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  • A recent viral article lamented the impact of kids on fun friend gatherings. But kids are the whole point of life.  Tweet This
  • For many cultures, children and family are a key component of a well-lived life. Tweet This
  • One of the anxieties of new parenthood is that life will simply become very boring. I am here to tell any prospective parents that I shared those fears, but parenting did not derail my life.  Tweet This

For the first 10 years of my married life, I wanted to be cool. I was a breaking news journalist, and it was thrilling to dodge molotov cocktails at protests, then come back and regale my friends with tales of my adventures at cocktail parties. I was already married at the time, but delayed having kids because I didn’t want to sacrifice that adventurous lifestyle.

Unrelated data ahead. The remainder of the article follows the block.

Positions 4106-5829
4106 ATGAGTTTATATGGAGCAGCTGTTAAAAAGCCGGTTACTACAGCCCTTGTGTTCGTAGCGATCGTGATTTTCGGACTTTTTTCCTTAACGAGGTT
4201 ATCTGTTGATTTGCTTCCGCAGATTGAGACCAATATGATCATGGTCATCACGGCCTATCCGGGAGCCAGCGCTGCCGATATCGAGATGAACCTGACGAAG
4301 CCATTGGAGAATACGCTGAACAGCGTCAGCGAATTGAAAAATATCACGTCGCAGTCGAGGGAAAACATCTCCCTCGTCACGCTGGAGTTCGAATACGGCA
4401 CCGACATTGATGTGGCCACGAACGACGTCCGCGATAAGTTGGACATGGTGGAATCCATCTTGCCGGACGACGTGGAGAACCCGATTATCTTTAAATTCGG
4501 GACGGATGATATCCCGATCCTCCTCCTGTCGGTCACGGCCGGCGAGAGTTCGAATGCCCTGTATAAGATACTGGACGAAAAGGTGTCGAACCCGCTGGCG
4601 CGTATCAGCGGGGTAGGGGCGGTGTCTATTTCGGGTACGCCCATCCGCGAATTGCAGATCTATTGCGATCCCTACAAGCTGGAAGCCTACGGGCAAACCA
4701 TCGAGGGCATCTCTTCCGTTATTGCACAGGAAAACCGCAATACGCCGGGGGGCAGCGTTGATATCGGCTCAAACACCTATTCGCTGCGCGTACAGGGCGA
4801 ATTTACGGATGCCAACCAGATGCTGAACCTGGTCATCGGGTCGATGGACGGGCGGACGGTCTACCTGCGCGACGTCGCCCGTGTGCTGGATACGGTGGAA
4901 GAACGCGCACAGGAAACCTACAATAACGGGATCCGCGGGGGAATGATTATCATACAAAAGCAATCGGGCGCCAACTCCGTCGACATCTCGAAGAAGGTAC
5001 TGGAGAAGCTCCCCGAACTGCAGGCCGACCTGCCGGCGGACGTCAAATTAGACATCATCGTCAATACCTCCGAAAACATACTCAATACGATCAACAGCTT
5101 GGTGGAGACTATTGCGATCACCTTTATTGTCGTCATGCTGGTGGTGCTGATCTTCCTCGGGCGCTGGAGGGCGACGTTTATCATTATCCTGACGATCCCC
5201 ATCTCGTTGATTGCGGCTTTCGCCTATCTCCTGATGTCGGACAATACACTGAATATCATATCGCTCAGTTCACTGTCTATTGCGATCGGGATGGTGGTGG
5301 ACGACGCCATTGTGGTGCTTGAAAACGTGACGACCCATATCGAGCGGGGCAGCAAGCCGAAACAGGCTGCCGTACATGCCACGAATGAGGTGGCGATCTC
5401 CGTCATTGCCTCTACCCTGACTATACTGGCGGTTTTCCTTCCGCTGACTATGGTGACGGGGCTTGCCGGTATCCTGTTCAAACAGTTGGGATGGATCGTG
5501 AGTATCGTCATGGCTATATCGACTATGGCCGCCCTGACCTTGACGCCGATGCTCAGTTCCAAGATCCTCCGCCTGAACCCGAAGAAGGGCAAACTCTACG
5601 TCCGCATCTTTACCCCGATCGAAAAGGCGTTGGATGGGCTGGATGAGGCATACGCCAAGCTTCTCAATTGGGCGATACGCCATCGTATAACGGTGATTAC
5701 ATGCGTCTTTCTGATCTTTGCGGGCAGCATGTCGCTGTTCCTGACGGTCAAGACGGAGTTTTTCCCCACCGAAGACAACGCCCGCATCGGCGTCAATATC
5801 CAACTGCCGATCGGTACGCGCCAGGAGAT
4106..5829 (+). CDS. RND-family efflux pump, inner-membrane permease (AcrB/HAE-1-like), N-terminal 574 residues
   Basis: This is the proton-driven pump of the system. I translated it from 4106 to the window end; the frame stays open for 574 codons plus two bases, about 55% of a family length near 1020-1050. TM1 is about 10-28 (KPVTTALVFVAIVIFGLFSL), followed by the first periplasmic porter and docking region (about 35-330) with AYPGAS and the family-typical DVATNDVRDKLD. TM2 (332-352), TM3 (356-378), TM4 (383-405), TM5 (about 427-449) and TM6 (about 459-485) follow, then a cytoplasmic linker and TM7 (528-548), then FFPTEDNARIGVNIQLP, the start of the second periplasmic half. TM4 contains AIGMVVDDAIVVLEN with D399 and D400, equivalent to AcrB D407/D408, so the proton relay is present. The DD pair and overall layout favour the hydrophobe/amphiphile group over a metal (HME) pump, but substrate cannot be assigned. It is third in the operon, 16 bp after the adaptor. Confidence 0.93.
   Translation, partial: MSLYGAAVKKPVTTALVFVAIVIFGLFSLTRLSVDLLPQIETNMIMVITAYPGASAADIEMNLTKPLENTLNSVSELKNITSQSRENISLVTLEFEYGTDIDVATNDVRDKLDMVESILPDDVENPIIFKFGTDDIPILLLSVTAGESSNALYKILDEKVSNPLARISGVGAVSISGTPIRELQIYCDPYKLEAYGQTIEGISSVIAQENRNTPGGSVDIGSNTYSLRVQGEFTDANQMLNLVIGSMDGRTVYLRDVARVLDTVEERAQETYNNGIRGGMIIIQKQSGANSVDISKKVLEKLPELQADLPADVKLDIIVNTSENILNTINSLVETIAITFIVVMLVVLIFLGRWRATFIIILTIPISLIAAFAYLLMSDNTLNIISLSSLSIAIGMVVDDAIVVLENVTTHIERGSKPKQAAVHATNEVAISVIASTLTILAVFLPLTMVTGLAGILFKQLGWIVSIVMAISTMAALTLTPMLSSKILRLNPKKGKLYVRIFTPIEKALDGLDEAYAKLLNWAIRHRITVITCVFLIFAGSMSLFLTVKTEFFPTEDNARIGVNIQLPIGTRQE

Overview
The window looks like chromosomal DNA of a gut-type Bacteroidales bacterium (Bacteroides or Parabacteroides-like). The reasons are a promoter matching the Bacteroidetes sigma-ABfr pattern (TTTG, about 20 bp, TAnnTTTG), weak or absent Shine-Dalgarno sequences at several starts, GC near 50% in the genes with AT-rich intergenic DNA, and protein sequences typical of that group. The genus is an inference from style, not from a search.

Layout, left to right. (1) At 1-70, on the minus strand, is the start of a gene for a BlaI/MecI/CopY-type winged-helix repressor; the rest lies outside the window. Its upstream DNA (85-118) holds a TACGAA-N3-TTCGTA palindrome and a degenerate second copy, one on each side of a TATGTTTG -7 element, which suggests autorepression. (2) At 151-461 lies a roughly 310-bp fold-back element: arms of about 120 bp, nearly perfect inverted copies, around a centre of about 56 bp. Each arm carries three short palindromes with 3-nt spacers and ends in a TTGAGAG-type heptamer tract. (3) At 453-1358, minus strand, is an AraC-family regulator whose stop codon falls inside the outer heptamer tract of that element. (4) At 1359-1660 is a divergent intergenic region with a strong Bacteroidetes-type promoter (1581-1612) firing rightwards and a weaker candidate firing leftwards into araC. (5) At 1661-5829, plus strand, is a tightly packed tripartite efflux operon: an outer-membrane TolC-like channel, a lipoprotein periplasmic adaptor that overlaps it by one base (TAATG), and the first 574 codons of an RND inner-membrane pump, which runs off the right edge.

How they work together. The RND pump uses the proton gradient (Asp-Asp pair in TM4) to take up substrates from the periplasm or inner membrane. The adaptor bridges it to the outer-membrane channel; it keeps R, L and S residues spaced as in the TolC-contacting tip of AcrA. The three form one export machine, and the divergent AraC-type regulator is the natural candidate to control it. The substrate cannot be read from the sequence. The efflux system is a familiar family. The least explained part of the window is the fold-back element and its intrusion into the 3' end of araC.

As I’ve written before, though, I eventually got the feeling that life wasn’t just about amassing a collection of cool stories. My wife and I did eventually have kids, which wasn’t meant as an antidote to that feeling but in practice ended up serving as one. Life as a parent is better.

I was thinking about this experience while reading a viral New York Magazine essay about how children tend to kill adult friendships. The author, Allison P. Davis, recalls both her own experiences and those of interview subjects who have seen their kids form a wedge between previously tight-knit friend groups. Eventually, Davis can’t even pretend to be happy, saying that a newly pregnant friend “was birthing my mortal f****** enemy.” Ouch. 

The article prompted an array of responses. I enjoyed this Slate piece urging childfree friends to be patient with their new-parent pals, and this Today in Tabs post that suggests Davis may be struggling with her friends “mostly because she’s kind of awful to them.” 

But I think the real point of the story is to grapple with the anxiety people feel about becoming uninteresting or uncool if they or their friends start having kids.